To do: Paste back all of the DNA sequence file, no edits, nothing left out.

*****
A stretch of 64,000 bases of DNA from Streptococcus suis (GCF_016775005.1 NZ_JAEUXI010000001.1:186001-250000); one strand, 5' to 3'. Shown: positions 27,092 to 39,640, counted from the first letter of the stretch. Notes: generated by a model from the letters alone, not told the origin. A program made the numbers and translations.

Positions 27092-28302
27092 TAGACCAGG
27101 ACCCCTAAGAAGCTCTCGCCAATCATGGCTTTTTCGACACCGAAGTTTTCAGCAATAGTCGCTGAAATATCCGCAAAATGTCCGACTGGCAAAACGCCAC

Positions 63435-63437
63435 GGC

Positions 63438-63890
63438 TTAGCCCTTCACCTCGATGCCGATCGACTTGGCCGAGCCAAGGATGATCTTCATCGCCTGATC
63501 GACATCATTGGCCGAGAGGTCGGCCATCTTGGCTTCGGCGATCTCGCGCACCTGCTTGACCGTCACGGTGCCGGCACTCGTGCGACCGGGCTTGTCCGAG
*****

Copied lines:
A stretch of 64,000 bases of DNA from Streptococcus suis (GCF_016775005.1 NZ_JAEUXI010000001.1:186001-250000); one strand, 5' to 3'. Shown: positions 27,092 to 39,640, counted from the first letter of the stretch. Notes: generated by a model from the letters alone, not told the origin. A program made the numbers and translations.

Positions 27092-28302
27092 TAGACCAGG
27101 ACCCCTAAGAAGCTCTCGCCAATCATGGCTTTTTCGACACCGAAGTTTTCAGCAATAGTCGCTGAAATATCCGCAAAATGTCCGACTGGCAAAACGCCAC

Positions 63435-63437
63435 GGC

Positions 63438-63890
63438 TTAGCCCTTCACCTCGATGCCGATCGACTTGGCCGAGCCAAGGATGATCTTCATCGCCTGATC
63501 GACATCATTGGCCGAGAGGTCGGCCATCTTGGCTTCGGCGATCTCGCGCACCTGCTTGACCGTCACGGTGCCGGCACTCGTGCGACCGGGCTTGTCCGAG